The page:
Reduce demand on agents – as a virtual agent can handle many customer requests, it is a great tool for reducing the demand on human agents in a busy contact centre. This will give agents more time to deal with complex customer problems and improve employee morale. (We do not suggest a virtual agent replaces human agents, but it can be a very useful complement to human-powered customer support).
Round the clock support – being able to offer 24/7 customer support with a virtual agent is a clear benefit for your contact centre. An automated virtual agent can operate without human input, which means it can take over all customer support during your closing hours, and is also a great option if you have customers in different time zones.
Generate leads – virtual agents can collect customer information, either via pre-chat forms or through the conversation itself. This information can then be used to retarget customers in the future with nurture marketing campaigns, updates and product promotions.
Virtual agent best practices
If you’ve invested in a virtual agent, how do you ensure you get the most out of it? The following tips are essential to making sure your virtual agent does its job and helps you deliver excellent customer service:
Build a decent knowledge base – even though a virtual agent doesn’t completely rely on scripted messages, its responses are still drawn from its knowledge base. This means you need to provide it with the necessary information. If its knowledge base doesn’t contain the right information, the virtual agent cannot provide the best answers to customers.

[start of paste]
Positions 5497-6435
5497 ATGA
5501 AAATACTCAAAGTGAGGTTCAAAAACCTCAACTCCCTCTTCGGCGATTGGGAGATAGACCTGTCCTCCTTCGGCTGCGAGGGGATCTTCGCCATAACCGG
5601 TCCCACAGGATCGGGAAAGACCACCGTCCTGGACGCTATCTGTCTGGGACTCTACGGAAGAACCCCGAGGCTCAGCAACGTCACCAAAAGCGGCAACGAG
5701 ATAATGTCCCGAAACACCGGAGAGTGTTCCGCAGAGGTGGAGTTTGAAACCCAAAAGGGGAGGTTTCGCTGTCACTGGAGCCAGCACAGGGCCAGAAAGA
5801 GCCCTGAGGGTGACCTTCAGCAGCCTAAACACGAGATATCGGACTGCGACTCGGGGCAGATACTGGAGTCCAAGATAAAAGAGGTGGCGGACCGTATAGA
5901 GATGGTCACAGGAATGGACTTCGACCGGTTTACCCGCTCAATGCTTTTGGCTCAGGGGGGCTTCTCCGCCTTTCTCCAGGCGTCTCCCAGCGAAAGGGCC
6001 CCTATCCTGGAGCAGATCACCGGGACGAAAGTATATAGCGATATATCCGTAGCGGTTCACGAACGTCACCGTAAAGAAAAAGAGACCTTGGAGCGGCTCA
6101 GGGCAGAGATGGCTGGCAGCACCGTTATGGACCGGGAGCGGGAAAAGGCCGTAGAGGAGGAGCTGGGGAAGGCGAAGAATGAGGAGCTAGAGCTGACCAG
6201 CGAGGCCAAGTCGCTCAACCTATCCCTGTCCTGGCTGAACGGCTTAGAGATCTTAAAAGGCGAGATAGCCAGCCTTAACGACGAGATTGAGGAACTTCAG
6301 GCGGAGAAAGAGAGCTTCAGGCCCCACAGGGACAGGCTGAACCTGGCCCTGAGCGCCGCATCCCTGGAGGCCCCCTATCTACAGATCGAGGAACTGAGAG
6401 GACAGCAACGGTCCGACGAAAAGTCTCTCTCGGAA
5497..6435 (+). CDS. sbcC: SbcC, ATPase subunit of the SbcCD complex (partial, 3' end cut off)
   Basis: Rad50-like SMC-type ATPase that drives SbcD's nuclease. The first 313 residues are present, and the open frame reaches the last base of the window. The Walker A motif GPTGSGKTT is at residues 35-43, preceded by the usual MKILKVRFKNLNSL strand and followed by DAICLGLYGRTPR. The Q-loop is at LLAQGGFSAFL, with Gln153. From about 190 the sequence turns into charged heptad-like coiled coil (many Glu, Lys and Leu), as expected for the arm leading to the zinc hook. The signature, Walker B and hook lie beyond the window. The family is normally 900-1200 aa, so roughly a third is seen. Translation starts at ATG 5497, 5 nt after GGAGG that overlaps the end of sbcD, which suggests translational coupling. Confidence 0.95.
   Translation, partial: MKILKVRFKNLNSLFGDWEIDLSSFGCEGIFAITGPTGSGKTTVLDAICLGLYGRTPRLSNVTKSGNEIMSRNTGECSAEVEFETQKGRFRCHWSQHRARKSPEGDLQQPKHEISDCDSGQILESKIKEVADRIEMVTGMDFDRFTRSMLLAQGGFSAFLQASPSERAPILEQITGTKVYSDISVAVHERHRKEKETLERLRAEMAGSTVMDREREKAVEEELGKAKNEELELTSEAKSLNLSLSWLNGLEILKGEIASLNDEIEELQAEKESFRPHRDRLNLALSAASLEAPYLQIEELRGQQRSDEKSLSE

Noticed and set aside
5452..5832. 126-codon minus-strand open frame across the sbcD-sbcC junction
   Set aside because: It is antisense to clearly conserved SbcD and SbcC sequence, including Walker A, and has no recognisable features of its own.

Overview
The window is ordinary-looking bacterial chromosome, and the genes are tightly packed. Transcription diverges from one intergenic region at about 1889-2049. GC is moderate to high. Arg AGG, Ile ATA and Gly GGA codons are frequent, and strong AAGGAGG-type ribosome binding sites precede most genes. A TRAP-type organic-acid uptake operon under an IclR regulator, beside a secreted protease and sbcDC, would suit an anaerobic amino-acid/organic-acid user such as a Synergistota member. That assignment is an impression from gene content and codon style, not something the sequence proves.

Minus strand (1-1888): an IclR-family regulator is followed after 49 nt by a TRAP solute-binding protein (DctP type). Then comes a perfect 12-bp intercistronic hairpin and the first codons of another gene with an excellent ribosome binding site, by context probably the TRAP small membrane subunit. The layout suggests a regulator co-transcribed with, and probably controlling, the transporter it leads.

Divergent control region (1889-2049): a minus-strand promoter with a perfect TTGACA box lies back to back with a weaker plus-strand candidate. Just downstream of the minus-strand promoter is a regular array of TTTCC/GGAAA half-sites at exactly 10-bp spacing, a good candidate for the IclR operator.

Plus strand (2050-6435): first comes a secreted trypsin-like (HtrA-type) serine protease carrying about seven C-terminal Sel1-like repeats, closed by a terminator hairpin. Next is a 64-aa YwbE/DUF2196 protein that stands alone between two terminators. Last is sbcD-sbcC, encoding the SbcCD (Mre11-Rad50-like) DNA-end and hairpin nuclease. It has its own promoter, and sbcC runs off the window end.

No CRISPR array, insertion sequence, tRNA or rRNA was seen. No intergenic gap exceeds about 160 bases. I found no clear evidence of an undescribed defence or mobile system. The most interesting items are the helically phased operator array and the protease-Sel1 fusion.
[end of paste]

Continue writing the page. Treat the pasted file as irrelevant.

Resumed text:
Integrate with existing applications – like any new software you introduce to your contact centre, it’s a good idea to make sure your virtual agent is integrated with your CRM and other customer service tools. This makes sure information is easily shared across tools (which adds to the virtual agent’s knowledge base) and makes it easier for live agents to take over from the virtual agent if needed.
Enable escalation to other channels(e.g. video and cobrowse)– a virtual agent is not capable of dealing with all customer queries, which is why it should be programmed to hand over to a human agent when it cannot deal with a certain request. There are different ways you can trigger a hand over (e.g. keywords, time passed etc.), but the key is to make sure the escalation is seamless and fast. Key channels for escalation are video chat and cobrowse. These offer customers a personal experience and ensure swift resolution to problems, which is essential if a virtual agent has not been able to resolve the issue.
Go omnichannel – offer your virtual agent where your customers want it! Virtual agents aren’t just for your website, implement it across the different customer contact channels you offer, such as a mobile app or other messaging platforms.
Proactive interactions – virtual agents are a good way to initiate a conversation with a customer. For example, if a customer has been inactive on a web page for a couple of minutes, a virtual agent can pop up to ask if they need any assistance. This proactive engagement is a good way to generate leads and guide customers to the next stage of your sales funnel. Set up rules to determine when your virtual agent is triggered (remember not to overdo it, virtual agents popping up as soon as you enter a web page can be very annoying and turn customers away!).
Automation – make sure your virtual agent is programmed to respond to customer requests and search its knowledge base without human input. Automation is key to reducing human involvement: without it, a virtual interaction will still need to be manually triggered by a human agent.